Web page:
US households saw the biggest jump in their wealth between 2019 and 2022 as rising stock indexes, rising home prices and repeated rounds of government stimulus kept people’s finances healthy, according to Federal Reserve data released Wednesday. has made it.
After adjusting for inflation, the average net worth increased 37 percent over those three years, according to the Fed. survey of consumer finance Shown – the largest surge on record dating back to 1989. Additionally, median household income increased by 3 percent between 2018 and 2021 after subtracting price increases.
While the income gains were most pronounced for the wealthy, the data clearly showed that Americans have made virtually no overall financial progress in the three years that included the pandemic. Savings increased. Credit card balance dropped. Retirement accounts swelled.
Other data from both government and private sector sources have indicated those benefits. But the Fed report released every three years is considered gold standard in data About the financial circumstances of the families. It provides the most comprehensive snapshot of everything from savings to stock ownership across racial, wealth and age groups.
It is the first time since the onset of the coronavirus that the Fed report has been released, and it outlines how households have fared during the tumultuous economic period. A large number of people lost their jobs in early 2020 and the government tried to cushion the blow with several relief packages.
Recently, the job market is is boomingVery low unemployment and fast wage growth have helped boost incomes. At the same time, high inflation has eroded some of the benefits by making everyday life more expensive.
For example, without adjusting for inflation, average incomes would have increased 20 percent, based on the report released Wednesday.
Compared with the previous recession, which ran from 2007 to 2009, financial progress has been remarkable, especially for poor households. It took years for household wealth to fully recover after that crisis, and for some families it never happened.
Incomes rose across all groups between 2019 and 2022, although the gains were greatest towards the top – meaning income inequality increased.
This led to a huge gap between the average income – the number at the midpoint of all households – and the average, which adds up all earnings and divides them by the number of households. Median income increased 15 percent, one of the largest three-year pops on record.
Wealth inequality was more complex. Because the rich hold such a large share of financial assets in America, the wealth gap begins to widen in absolute terms when the prices of stocks, bonds, and homes are climbing. It is true that the wealth of wealthy families grew much more in dollar terms.
But over the three years covered by the survey, the increase in wealth for poor households was actually the largest in percentage terms. The net worth of people in the bottom quarter was $3,500 in 2022, up from $400 in 2019. Among the top 10 percent of households, the average net worth rose to $3.79 million, up from $3.01 million three years ago.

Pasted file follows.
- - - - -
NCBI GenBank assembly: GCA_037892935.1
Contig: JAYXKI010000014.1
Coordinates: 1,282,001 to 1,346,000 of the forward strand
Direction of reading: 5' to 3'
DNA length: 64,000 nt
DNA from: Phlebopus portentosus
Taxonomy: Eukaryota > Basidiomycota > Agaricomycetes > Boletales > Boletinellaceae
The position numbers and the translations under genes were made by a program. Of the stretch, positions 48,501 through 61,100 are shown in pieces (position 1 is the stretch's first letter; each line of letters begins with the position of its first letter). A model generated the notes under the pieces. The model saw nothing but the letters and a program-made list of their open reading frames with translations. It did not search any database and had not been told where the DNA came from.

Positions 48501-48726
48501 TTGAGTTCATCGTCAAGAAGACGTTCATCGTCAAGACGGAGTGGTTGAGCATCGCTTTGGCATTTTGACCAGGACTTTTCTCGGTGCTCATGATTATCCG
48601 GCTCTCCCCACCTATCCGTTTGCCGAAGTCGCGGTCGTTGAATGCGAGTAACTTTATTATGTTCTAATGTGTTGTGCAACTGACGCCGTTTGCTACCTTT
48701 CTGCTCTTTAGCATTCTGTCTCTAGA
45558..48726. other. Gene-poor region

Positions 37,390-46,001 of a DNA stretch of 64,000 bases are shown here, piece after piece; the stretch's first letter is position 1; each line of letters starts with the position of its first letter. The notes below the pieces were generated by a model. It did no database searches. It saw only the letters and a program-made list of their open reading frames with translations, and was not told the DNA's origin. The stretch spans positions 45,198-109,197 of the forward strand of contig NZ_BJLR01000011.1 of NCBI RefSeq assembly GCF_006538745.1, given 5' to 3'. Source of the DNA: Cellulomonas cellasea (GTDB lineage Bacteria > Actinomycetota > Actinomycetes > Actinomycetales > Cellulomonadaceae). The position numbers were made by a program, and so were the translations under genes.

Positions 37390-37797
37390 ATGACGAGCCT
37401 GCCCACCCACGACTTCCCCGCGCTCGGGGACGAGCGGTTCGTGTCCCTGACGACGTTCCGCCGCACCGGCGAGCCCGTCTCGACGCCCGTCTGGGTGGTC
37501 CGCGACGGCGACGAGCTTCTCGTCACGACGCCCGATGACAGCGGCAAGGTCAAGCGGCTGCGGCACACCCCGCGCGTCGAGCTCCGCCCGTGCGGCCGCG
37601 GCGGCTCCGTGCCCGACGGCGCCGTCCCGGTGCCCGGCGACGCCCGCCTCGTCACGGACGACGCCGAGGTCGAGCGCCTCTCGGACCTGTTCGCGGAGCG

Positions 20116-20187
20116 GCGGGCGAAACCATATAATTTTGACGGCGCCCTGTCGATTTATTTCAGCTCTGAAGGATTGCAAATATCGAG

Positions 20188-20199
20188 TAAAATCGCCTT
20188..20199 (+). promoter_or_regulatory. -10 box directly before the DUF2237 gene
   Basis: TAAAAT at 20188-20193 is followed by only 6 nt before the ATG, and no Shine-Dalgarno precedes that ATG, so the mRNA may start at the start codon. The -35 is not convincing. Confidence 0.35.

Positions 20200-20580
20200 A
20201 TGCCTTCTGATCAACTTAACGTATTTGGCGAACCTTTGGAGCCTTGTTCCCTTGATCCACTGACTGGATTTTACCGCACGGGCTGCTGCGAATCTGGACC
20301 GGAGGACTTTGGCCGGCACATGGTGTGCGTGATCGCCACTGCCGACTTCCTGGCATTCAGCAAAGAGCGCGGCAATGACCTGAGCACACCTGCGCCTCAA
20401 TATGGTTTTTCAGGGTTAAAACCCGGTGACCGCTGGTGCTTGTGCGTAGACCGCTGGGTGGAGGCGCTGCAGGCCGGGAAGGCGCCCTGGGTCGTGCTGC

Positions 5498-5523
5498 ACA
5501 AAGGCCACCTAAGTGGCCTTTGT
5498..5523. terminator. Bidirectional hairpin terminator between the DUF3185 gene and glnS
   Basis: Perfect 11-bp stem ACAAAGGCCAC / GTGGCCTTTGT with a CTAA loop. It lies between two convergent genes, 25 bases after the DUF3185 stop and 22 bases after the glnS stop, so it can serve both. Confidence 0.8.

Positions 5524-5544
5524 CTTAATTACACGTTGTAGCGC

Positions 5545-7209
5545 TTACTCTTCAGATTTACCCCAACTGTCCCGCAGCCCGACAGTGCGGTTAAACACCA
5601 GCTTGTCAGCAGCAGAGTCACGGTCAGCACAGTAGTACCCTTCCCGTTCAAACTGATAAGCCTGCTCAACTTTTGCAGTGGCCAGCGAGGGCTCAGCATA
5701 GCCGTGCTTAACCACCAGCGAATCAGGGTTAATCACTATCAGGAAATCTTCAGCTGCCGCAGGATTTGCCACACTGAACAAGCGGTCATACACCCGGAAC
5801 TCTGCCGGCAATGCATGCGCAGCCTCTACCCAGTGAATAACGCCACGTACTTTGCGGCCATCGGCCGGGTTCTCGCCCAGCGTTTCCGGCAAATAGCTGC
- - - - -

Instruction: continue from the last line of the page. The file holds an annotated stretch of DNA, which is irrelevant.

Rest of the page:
Because of the way the data is measured, it is difficult to know how much pandemic-related payments would have mattered in the figures. To the extent that households saved one-time checks and other aid they received during the pandemic, they would have been included in measures of net worth.
When income measures were collected in 2021, households were still receiving some pandemic payments, meaning things Advanced Unemployment Insurance Possibly included in the data.
Some Americans appear to be taking advantage of their improved financial situation to invest in stocks for the first time: 21 percent of households directly owned stocks in 2022, up from 15 percent in 2019, the largest increase on record. There is change. It appears that many of those new stock owners are relatively small investors, which likely reflects at least some degree of Americans’ enthusiasm for “meme stocks” like GameStop during the pandemic.
Newly released data from the Fed shows that dramatic gaps in income and wealth remain across racial groups, although Black and Hispanic households saw the largest percentage gains in net worth during the pandemic period.
The average net worth of black households increased 60 percent to $44,900. This was an even bigger jump than the 31 percent increase for white households, which increased their household wealth to $285,000. Hispanic households saw a 47 percent increase in their net worth.
At the same time, racial and ethnic minorities saw slower income growth over the 2021 period. Black and Hispanic households saw small declines in earnings after adjusting for inflation, while white households saw small increases.
For the first time, the report included data on Asian families, who had the highest average net worth of any racial or ethnic group.
Although the data in the report is a bit old, it underscores how strong a position American families were in as we emerged from the pandemic. Solid net worth and rising incomes have helped people continue spending through 2023, helping the economy grow at a solid pace even at a time when the Fed is raising interest rates to cool it.
That flexibility has raised hopes that the Fed might be able to make a “soft landing,” in which it slows the economy gently without crushing consumers so that the U.S. sinks into recession.